The Frosts don’t need a full-scale inventory system for their pastries, but to test the profitability of the sandwiches, they can use the Class field to track the costs of the new product. If Mr. Frost wanted to spend the time, he could create Sub-classes for each kind of sandwich he is testing to help choose which ones should become part of the permanent menu. The P&L by Class Report would provide this information.

Using a Class for a Major Event/Project

As the Frosted Bakery’s reputation grows, other businesses begin to take notice. One day the Frosts receive a call from a local hotel scheduled to host a business convention. The hotel event staff ask the Frosts if they would be able to have several breakfasts and lunches catered from the bakery for the convention. The Frosts have already been discussing providing catering and decide to use this opportunity to test out their ideas for a catering service. Using attendance data from the hotel staff, the Frosts begin planning the catered meals and offer the hotel a price estimate which is accepted. The Frosts sign-in to QuickBooks Online and create a “Convention” Class to help them track the catering expenses and develop a benchmark for pricing future catering services.

If your business performs one or several special events per year, you can easily track their costs in QBO using Classes and Sub-classes. Major events can be any one-time project or seasonal event that you wish to breakdown by income and expenses. Especially if you use the same bank account or credit card already in QBO to pay for event expenses, the class feature is a great alternative to breaking everything out on separate spreadsheets. In this scenario, the Frosts are catering this one major event to test out some catering processes. If they were to begin catering on a regular basis, the Class field would not be sufficient. They would need to speak with their accountant about creating new revenue and expense accounts.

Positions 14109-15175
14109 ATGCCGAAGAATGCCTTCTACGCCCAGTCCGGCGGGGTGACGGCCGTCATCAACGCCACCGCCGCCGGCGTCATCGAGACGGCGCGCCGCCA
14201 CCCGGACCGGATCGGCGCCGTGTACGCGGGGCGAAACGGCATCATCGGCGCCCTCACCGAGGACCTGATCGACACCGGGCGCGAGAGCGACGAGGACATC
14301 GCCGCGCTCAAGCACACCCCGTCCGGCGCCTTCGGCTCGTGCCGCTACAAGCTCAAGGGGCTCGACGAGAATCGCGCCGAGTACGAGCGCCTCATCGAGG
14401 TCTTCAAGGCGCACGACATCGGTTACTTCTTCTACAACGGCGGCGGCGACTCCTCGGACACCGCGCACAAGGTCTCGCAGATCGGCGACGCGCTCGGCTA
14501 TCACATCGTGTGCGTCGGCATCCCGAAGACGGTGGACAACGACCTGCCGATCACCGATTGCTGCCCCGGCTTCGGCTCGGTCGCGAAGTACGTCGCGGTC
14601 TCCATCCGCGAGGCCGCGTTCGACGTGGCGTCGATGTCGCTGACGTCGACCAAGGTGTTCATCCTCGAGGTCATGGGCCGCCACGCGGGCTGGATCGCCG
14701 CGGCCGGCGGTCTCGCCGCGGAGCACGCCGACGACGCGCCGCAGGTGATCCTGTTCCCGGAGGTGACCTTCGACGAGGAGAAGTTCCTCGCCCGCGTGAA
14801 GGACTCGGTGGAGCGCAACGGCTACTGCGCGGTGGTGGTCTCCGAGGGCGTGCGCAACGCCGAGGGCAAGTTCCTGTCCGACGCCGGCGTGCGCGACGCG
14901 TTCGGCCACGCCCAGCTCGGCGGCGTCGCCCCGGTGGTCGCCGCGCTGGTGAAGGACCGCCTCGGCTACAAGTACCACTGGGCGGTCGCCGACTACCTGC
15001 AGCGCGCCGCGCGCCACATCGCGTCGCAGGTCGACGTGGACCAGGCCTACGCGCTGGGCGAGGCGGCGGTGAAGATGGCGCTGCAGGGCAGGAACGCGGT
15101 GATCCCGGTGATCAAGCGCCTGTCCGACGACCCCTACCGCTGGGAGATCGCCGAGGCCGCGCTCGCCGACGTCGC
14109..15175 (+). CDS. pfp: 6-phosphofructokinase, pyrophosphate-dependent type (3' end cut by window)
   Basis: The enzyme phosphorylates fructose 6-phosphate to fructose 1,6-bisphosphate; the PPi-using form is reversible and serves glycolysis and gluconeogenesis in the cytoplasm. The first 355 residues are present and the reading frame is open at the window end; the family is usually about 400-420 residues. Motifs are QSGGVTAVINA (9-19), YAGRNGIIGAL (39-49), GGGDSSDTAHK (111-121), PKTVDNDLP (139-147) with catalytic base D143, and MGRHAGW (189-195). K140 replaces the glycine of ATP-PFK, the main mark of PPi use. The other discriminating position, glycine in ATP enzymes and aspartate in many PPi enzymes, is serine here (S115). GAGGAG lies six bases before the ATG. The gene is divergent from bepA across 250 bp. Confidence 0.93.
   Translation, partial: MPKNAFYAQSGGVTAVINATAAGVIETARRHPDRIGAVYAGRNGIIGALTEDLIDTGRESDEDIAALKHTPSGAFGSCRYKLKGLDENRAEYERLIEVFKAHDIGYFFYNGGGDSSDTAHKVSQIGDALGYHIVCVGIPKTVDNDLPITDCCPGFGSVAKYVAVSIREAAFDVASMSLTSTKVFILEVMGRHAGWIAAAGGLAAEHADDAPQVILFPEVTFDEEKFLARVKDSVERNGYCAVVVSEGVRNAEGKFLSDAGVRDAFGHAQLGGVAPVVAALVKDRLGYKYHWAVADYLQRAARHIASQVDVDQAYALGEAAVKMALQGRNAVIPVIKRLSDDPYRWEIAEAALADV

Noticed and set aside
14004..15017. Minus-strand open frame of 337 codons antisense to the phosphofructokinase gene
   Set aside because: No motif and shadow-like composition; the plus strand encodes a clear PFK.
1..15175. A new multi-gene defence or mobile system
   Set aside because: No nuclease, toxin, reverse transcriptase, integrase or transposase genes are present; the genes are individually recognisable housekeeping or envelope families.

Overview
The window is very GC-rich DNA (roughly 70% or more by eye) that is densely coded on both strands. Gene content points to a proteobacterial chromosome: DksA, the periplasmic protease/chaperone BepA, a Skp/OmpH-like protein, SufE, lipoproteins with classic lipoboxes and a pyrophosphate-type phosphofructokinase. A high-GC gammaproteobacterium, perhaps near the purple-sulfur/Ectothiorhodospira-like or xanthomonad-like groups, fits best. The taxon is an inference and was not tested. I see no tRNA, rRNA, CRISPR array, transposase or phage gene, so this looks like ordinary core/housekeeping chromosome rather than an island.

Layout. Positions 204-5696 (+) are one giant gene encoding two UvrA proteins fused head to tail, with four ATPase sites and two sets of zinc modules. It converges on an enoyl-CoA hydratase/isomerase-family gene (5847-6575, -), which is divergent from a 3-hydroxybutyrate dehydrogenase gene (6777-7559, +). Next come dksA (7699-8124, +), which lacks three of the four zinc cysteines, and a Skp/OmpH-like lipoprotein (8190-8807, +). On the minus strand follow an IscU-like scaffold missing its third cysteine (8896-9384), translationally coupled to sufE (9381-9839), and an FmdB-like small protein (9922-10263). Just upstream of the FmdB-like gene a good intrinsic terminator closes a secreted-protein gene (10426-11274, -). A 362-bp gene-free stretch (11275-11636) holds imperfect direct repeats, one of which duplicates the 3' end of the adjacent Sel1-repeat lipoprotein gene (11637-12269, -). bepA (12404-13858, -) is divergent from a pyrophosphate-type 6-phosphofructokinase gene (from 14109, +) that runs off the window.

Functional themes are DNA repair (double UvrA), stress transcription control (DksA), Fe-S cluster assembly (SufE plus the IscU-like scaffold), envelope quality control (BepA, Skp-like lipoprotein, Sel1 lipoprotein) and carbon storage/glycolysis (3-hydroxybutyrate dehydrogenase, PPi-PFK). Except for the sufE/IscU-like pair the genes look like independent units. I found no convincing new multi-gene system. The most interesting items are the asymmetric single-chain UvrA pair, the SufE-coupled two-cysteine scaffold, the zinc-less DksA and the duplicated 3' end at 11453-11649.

Important Tips for Creating a Class System

If you think you are ready to start using expense Classes here are a few tips to keep in mind.

  • Get a professional opinion – Classes are meant to help you organize groups of expenses you want to break down to analyze, like in the scenarios of the Frosted Bakery above. But they are just an organizational tool. They cannot categorize all your expenses as they should be accounting and financing purposes. Before creating a Class system, ask a QuickBooks Online accounting professional if an expense Class is the best way for you to track that group of costs.
  • Keep it Simple – Although Classes and Sub-classes offer some tempting reporting tools, it’s best to use as few Classes as you can. Too many Classes becomes too time-consuming and unorganized to maintain. QuickBooks Online already places your expenses in expense categories. There’s no need to tag extra labels onto transactions just for fun. Only create a Class if you need to see the costs reported separately.
  • Keep it Organized – This goes hand-in-hand with keeping it simple. Make sure you keep your Classes and Sub-classes straightforward and easy to understand. Sub-classes should make sense and should tag only the information you need for reports on that Class. If you’re not sure what would be the best way to organize your Classes, ask a QBO professional or a very organized friend to help you create a well-organized system.

The class feature is a great tool to help you stay on top of those extra expenses. Creating Classes with purpose and organization can help you get the most decision-making power out a simple expense breakdown!

As always, the staff at SLC are here for advice and assistance whenever you’re in the mood to get organized!

How do you plan to use Classes in your business?